and the air. The back-and-forth movement creates a multitude of tiny electrical discharges a
few centimetres from the wire, which we perceive as a crackling sound. The higher the voltage,
the greater the chance this phenomenon will occur, and it intensifies when the air is humid or
when impurities fall on the wires. Also, the crackling sound is louder when it snows or rains.
Hydro-Qubec measures the impact of sound produced by its
power transmission lines and other equipment.

Electricity from the power station to the home / 29 /

Generating ion 13,800 volts

Home 120/240 volts

Switchyard 735,000 volts

WOOD POLE 25,000 volts

Satellite substation 25,000/49,000 volts

Power transmission
Using the driving force of water, we have set electrons in motion
and generated alternating current. But electricity often must travel
a very long distance to reach our homes. In fact, this power flow takes
several detours before reaching its destination. The transmission
of electricity involves a series of transformations, checkpoints and
crossroads. These three basic functions are carried out along the
way between the power station and the home.
Why transform electricity?
A transformer is used to raise or lower the voltage of alternating current. Raising voltage facilitates
the transmission of massive volumes of electricity, reduces energy losses and lowers the total
cost of power transmissionfor example, by avoiding the construction of additional power lines.
As electrical energy approaches consumption centres, its voltage is lowered gradually to the point
where homes are supplied with low-voltage power, namely 120/240 volts.

Hydro-Qubecs research institute


in Varennes is home to the companys
largest transformer. It weighs 507 tonnes
and holds 212,000 litres of mineral oil,
an insulating material.

Electricity from the power station to the home / 30 /

Strategic substation 735,000 volts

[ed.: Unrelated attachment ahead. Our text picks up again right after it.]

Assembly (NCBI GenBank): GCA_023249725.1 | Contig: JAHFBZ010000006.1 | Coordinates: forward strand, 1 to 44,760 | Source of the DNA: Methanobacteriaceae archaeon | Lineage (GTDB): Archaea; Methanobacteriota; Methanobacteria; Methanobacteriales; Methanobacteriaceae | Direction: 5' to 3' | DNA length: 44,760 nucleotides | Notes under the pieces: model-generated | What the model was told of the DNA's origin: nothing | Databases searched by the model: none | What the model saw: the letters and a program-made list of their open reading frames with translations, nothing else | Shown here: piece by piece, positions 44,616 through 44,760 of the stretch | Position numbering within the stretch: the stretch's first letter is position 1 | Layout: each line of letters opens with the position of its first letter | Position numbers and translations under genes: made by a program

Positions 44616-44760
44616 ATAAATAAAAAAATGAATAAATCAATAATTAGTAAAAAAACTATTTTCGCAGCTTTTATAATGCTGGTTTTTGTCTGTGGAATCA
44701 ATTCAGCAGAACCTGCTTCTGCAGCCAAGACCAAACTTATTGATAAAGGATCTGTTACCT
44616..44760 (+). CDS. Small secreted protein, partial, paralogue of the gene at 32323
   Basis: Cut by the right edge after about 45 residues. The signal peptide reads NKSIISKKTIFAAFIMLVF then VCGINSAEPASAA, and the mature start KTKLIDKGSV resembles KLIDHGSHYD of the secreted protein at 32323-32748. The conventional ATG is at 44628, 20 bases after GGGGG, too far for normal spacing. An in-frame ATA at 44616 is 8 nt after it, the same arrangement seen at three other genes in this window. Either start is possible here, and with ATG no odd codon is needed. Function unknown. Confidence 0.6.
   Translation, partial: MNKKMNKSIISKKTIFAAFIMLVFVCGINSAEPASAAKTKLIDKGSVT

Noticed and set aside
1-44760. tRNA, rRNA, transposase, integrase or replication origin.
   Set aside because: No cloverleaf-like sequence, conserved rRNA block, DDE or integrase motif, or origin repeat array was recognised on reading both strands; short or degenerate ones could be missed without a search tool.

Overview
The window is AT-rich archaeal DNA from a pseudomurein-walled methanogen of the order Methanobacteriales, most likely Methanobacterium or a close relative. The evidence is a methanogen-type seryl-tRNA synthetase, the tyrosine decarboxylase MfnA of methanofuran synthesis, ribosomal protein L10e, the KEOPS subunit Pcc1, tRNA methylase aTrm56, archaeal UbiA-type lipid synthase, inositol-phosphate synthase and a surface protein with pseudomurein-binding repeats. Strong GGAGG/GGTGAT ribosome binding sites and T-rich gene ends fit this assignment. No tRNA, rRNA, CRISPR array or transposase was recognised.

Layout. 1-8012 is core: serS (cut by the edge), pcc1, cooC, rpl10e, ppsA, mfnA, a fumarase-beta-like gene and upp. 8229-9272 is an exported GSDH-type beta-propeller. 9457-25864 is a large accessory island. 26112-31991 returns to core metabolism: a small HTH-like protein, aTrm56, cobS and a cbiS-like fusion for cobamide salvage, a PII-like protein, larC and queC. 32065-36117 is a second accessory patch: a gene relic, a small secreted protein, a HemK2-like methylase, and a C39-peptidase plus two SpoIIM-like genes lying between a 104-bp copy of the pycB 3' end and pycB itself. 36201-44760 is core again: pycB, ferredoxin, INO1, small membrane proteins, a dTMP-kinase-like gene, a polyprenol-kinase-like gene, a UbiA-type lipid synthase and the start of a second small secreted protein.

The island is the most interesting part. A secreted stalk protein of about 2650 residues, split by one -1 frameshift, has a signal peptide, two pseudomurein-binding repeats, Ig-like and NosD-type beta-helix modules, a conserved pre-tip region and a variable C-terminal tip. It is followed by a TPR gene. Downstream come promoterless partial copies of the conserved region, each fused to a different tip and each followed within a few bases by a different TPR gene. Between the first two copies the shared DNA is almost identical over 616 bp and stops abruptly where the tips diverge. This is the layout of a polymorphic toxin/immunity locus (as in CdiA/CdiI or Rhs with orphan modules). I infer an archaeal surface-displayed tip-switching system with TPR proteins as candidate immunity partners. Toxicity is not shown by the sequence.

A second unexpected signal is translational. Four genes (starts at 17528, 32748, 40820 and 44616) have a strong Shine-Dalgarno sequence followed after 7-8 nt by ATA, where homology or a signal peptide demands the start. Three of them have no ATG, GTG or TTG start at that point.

Source substation 120,000 volts


Table 11 / HYDRO-QUBECS POWER
TRANSMISSION SYSTEM IN 2009
VOLTAGE
Sub-
(kilovolts) stations
735 and 765
38
450 (direct current)
2
315
63
230
52
161
41
120
216
69 AND LESS
103
Total
515

Lines
(kilometres)
11,422
1,218
5,127
3,120
2,013
6,738
3,606
33,244

Figure 12 /

Power transmission: A typical roadmap

Power plants can generate voltages of up to 13,800 volts, as is the case at


Robert-Bourassa station. But transmission of electricity occurs at much higher
voltages. The step-up voltage transformer in the power station switchyard raises
the voltage to levels ranging from 44,000 to 765,000 volts. Then, the voltage will
be reduced several times. In the home, we use 120-volt power for the television,
radio and other common electrical appliances, or 240-volt power to operate
equipment requiring more current, such as the clothes dryer and the stove.

The rise and dominance of alternating current

For transmitting power, alternating current is more effective than direct current. But this
was not always the case. Just over 100 years ago, they were rival technologies. Alternating
current supporters included George Westinghouse, while Thomas Alva Edison was among
those backing direct current. This was the dawning of the age of electricity and American
industrialists were seeking the best and cheapest way to bring this new energy from
the power station to manufacturing plants. In 1887, Nikola Tesla bolstered the cause for
alternating current by developing the first practical system for generating and transmitting
alternating current.

Nikola Tesla (18561943)


Born in Croatia, he landed
in New York in 1884 with
only pennies in his pocket.
Some three years later, he
had already become one of the
leading figures in the history
of electricity. The tesla, a unit
used to measure magnetic
fields, was named after him.

Direct-current transmission: Ideal for specific applications


Direct-current technology, while rarely used for power transmission, does offer advantages over
alternating current in achieving certain objectives; for example, isolating an alternating-current
power system or controlling the transfer of electricity. Hydro-Qubec operates a direct-current line
that runs from Baie-James to Sandy Pond, near Boston, in addition to a number of direct-current
interconnections with neighboring power systems.

Converter at Radisson substation